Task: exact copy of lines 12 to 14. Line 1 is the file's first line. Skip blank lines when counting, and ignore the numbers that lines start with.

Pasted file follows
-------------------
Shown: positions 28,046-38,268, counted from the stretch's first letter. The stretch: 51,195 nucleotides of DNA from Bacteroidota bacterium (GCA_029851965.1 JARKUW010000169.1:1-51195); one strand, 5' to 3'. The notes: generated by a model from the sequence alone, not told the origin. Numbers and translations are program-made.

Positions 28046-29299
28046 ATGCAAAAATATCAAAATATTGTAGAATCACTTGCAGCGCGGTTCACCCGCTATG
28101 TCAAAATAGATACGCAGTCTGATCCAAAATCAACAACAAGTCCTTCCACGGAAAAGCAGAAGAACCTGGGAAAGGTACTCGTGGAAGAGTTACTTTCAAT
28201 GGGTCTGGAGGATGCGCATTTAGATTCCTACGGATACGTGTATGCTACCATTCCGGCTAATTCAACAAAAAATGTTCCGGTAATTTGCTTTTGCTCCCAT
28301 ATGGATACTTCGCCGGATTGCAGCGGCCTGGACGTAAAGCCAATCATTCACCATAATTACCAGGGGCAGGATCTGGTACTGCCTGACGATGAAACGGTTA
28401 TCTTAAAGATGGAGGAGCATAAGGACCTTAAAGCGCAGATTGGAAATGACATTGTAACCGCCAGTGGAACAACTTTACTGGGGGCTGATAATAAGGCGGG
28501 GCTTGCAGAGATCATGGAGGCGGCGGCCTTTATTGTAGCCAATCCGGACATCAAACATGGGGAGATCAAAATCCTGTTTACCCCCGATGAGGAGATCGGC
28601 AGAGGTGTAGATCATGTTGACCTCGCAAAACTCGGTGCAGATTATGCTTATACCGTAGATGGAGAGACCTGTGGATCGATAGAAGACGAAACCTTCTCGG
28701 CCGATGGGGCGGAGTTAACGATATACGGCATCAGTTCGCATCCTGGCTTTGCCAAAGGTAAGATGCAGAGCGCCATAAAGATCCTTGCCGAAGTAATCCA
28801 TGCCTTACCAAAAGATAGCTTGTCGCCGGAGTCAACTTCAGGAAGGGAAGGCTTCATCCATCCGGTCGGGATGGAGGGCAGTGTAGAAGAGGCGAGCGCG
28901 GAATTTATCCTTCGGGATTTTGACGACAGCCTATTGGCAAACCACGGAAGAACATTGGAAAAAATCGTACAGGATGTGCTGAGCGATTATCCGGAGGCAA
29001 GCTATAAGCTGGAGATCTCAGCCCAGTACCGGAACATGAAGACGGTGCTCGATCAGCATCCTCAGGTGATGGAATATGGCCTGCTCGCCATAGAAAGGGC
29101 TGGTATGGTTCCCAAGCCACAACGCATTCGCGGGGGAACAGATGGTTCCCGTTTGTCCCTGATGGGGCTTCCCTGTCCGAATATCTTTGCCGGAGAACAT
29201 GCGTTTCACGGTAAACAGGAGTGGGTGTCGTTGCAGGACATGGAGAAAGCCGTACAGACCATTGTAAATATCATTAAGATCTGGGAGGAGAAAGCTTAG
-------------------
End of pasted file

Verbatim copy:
28901 GAATTTATCCTTCGGGATTTTGACGACAGCCTATTGGCAAACCACGGAAGAACATTGGAAAAAATCGTACAGGATGTGCTGAGCGATTATCCGGAGGCAA
29001 GCTATAAGCTGGAGATCTCAGCCCAGTACCGGAACATGAAGACGGTGCTCGATCAGCATCCTCAGGTGATGGAATATGGCCTGCTCGCCATAGAAAGGGC
29101 TGGTATGGTTCCCAAGCCACAACGCATTCGCGGGGGAACAGATGGTTCCCGTTTGTCCCTGATGGGGCTTCCCTGTCCGAATATCTTTGCCGGAGAACAT